The bizarre assumptions behind natural parenting

50519094 - human evolution digital illustration, homo erectus, australopithecus,sapiens

Last week I explained that, contrary to the conceit of its advocates, contemporary natural parenting harks back NOT to nature, but rather a Victorian era romanticization of motherhood. I quoted extensively from Petra Buskens’ The Impossibility of “Natural Parenting” for Modern Mothers

Today I’d like to flesh out that romanticization so we can see how dramatically natural parenting deviates from mothering in nature. Buskens has a lot to say on this as well.

[pullquote align=”right” cite=”” link=”” color=”” class=”” size=””]Mothers who think they are doing things “naturally” are absurdly naive about both the throughly modern concerns that motivate natural parenting and the critical role that technology plays in its transmission.[/pullquote]

1. On the faulty notion that hunter-gather societies were the apogee of human existence:

[Many attachment parenting advocates] seem blissfully unaware of the social differences between a hunter-gatherer society and a modern one other than to deem the former “good” and the latter “bad.” The corollary to this crude formulation is that western mothers have become too “civilized to care and that this socialization must be expurgated in favour of a “natural” way of life.

Grantly Dick-Read, the father of natural childbirth, was explicit in his insistence that childbirth in nature was painless and that it was over-civilization that socialized women to believe that childbirth is painful. That is obviously nonsense, but that nonsense has extended to lactivism and attachment parenting, which postulate a natural Garden of Eden where parenting was perfect, having only degenerated since them.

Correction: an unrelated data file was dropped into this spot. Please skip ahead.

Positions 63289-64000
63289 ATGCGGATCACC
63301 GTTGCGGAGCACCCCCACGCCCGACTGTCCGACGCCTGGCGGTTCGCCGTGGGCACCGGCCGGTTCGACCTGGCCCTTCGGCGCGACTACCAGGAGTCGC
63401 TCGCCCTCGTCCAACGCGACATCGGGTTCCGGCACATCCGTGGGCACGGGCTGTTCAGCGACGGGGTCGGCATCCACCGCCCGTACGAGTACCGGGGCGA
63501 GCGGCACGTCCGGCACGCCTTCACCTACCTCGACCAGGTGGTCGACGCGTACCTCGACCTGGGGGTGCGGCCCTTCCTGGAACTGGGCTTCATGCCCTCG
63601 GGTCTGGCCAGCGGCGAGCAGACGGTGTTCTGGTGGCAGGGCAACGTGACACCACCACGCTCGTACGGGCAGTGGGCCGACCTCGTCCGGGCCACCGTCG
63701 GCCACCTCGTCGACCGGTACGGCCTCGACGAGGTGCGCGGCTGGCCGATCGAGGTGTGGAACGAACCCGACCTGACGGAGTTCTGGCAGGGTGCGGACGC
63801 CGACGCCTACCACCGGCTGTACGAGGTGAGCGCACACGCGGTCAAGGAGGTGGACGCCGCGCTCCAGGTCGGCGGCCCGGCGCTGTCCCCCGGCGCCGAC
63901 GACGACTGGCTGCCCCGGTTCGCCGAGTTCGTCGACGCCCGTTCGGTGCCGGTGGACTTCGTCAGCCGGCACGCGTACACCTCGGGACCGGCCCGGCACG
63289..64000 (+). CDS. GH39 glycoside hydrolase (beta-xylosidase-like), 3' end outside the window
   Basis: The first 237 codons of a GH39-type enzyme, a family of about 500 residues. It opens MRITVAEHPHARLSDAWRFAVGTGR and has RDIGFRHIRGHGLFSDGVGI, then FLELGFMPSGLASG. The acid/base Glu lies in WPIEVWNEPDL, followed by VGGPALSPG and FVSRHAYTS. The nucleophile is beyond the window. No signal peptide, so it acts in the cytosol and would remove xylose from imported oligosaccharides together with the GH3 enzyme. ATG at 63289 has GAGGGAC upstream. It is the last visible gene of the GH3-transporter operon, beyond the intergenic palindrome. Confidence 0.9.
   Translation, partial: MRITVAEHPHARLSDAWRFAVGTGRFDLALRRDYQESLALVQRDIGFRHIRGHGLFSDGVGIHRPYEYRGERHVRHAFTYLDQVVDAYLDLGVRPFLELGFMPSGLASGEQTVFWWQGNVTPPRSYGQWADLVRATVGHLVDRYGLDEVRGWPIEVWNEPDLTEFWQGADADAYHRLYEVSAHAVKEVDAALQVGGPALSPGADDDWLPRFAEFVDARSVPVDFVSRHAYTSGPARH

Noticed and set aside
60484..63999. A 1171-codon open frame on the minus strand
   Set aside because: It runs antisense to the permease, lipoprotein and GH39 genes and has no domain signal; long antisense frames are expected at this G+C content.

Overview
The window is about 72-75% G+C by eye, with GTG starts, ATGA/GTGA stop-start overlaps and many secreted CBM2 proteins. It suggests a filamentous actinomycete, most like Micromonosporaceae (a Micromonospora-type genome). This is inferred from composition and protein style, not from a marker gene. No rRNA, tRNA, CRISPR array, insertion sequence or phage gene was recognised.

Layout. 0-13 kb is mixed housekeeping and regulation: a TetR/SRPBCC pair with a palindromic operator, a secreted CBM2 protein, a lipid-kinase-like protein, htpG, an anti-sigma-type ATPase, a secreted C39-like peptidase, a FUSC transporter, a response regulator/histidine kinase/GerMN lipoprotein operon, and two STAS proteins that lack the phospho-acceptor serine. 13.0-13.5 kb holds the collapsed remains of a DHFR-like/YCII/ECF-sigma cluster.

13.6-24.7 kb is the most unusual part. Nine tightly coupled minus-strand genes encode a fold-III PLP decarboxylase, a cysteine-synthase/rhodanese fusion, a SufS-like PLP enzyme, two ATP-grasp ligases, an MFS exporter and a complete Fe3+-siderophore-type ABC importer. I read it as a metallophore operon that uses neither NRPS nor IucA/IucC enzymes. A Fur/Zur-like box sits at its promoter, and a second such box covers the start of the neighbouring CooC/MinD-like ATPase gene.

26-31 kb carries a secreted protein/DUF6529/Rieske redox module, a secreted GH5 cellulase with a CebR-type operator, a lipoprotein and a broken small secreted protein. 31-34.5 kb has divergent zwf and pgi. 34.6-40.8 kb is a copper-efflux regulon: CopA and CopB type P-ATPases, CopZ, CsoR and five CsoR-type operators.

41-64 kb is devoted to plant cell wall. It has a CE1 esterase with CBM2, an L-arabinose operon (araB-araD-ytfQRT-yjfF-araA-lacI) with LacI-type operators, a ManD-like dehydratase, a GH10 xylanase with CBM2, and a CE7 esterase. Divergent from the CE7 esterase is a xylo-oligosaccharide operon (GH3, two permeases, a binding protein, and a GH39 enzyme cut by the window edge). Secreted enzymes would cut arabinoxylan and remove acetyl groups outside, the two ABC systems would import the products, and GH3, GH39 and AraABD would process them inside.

2. On the bizarre belief that hunter-gather societies were uniform across vast tracts of both time and space culminating in the racist trope of the noble savage:

…[T]he “primitive” is constructed as an “empty category” in this kind of formulation; a site of redemption upon which Westerners can project their own anxieties and fantasies. A close reading suggests, moreover, that advocates of “natural” parenting in fact select childcare practices that correspond to current western anxieties: for example, the “breakdown” of the family, or the changing role of women. And so, women are encouraged to mother with the embodied devotion simplistically attributed to “primitives.” … It is rather naively assumed that the stability or harmony lacking in us can be found elsewhere and then simply appropriated, as if culture were as simple as stitching a patchwork quilt. Again this is classic romantic nostalgia for the “noble savage” arising in conditions of destabilizing social change. It depends on the glorification of social practice in non- industrialized societies, and the demonization of practices in industialised ones.

3. On the attempt to valorize primitive practices by the misuse of science:

[Natural parenting advocates] assume special access to some unadulterated, traditional wisdom and then proceed to demonstrate (and defend) this through the process of scientific study. It kills two birds with the one stone so to speak, by defending the natural or instinctual (which, in this instance, doubles for caring, softer) approach with the indisputable rigour of science. No matter what ideological ends the research serves (conservative family values or romantic resistance to the rational-efficiency model), it does so under the powerful rubric of science. This carries with it it’s own specific set of dilemmas, yet these experts have been spectacularly successful in disseminating their ideas popularly as a challenge to scientific-rationalism.